The best venue to watch a baseball game at in the Cactus League stands on the corner of Osborn and Drinkwater, where Scottsdale Stadium has resided since 1955.
But the current ballpark looks nothing like the one that stood over five decades ago and first hosted spring training in 1956. That’s because the original was razed after the 1991 spring schedule of games, replaced in less than a year’s time by a new stadium with the same name.
When Scottsdale Stadium was reborn in 1992 two things remained unchanged. One was its spring training tenant, the San Francisco Giants. The other was the ballpark’s location on the edge of Old Town Scottsdale.
The location of the original was never an issue - the stadium a part of a vibrant downtown, its playing field framed by nearby mountain ranges – so keeping it at the intersections of Osborn Road and Drinkwater Boulevard was the first thing the city did right.
Hiring HOK Sport to design the ballpark worked out quite well too. Their efforts produced a great looking ballpark, one built with red brick and dark green wrought iron, on 11 nicely landscaped acres that feature over 200 trees on stadium grounds.
A concourse completely encircles the city-owned ballpark. It cuts through the grandstand, where the seats in the upper half (reserved grandstand) are aluminum benches with seatbacks. Traditional seats - plastic chairs all painted green - make up the grandstand’s lower and upper boxes, plus the appropriately named line and outfield box sections that run below the concourse all the way to the ballpark’s foul poles. Sections of bleacher seats are located down both the left and right field lines.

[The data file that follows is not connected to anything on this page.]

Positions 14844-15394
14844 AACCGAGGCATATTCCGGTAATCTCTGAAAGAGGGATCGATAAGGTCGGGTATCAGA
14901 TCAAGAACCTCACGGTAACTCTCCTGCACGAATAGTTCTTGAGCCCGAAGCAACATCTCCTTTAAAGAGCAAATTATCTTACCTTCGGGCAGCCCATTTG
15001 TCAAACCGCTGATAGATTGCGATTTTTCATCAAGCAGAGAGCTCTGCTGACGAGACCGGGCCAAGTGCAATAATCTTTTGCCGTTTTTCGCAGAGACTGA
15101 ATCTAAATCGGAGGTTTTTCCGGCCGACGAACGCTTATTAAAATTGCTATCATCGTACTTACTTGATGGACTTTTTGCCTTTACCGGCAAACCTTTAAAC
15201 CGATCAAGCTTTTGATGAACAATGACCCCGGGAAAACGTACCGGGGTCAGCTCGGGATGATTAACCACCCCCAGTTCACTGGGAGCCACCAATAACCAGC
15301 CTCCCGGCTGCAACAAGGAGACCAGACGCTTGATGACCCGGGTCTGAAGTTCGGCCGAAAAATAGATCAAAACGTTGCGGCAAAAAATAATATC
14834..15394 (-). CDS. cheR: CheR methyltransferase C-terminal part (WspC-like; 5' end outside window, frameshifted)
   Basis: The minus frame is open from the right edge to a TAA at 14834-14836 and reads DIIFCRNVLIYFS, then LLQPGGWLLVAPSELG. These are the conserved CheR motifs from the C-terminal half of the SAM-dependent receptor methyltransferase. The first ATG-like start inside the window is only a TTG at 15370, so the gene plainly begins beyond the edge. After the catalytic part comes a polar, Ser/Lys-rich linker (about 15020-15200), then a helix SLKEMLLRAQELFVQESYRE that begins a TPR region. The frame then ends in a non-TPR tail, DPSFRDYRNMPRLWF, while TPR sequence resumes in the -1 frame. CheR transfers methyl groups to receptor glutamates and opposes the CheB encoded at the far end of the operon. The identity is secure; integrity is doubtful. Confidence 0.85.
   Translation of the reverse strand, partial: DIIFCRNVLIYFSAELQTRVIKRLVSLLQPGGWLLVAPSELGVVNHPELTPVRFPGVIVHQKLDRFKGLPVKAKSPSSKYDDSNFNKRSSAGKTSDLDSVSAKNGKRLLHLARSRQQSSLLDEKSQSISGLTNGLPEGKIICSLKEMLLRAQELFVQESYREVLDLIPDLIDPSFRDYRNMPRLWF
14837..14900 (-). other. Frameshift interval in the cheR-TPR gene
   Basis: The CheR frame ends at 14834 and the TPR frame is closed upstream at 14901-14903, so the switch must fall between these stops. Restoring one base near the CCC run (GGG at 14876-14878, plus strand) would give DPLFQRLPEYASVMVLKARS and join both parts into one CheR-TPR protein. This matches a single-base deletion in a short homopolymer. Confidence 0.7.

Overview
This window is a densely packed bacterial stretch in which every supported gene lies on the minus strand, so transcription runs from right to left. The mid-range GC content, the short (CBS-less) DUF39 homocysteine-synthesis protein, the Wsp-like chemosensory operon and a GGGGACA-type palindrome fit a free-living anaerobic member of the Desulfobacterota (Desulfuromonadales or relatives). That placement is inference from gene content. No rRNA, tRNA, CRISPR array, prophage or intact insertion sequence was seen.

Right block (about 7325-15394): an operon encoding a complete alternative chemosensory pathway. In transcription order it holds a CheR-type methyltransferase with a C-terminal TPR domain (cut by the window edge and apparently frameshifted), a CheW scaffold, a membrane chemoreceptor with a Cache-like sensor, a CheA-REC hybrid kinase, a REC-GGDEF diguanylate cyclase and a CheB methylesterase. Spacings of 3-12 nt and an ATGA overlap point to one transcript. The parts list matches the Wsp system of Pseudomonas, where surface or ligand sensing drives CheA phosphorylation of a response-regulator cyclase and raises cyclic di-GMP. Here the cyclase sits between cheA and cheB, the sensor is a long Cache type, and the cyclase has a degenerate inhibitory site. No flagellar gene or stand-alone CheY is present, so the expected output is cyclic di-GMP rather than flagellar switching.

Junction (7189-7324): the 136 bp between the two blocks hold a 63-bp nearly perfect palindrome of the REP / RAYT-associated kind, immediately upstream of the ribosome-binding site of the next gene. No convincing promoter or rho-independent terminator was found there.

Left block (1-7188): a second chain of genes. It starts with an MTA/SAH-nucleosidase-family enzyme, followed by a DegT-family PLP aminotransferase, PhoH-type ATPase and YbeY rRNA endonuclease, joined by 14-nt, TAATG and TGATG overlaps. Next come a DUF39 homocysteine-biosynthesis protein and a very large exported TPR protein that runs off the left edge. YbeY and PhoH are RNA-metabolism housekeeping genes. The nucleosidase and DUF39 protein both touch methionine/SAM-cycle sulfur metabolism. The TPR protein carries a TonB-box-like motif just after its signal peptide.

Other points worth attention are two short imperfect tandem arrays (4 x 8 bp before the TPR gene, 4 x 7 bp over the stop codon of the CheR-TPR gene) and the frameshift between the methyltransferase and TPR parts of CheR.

The berm is a fan favorite and extends from the left field foul pole into right-center field, where the Charro Lodge was built in 2006 above the Giants’ bullpen. Limited standing room can be found between the right field pole and Charro Lodge, which serves as the stadium’s main hospitality suite. A picnic area for regular folks is on the foul side of the pole in left. The picnic terrace next to the press box is reserved for groups.
Two sections of the ballpark get shade. Fans sitting in reserved grandstand seats in front of the press box are protected by its red awning, while those in the left field berm will appreciate the trees planted behind it.
All fans have a glimpse of the mountains. Those in the main grandstand are treated to a panorama of the range beyond the outfield, with fans sitting on the first base side of the ballpark enjoying a nice view of the impressive peak behind third base.
Just like the mountains, everyone has view of a scoreboard, as Scottsdale Stadium has three. The main scoreboard in left-center is one of the few in spring training to feature a video board. Two small scoreboards are attached to either side of the grandstand’s façade.
Fans in the berm can’t help but notice the Scottsdale Healthcare Hospital that hovers behind the ballpark to the left of home plate. Volunteers from the hospital’s 1,200 member Auxiliary force serve as stadium ushers and parking lot attendants. They’re the friendly folks wearing white cowboy hats and light blue shirts.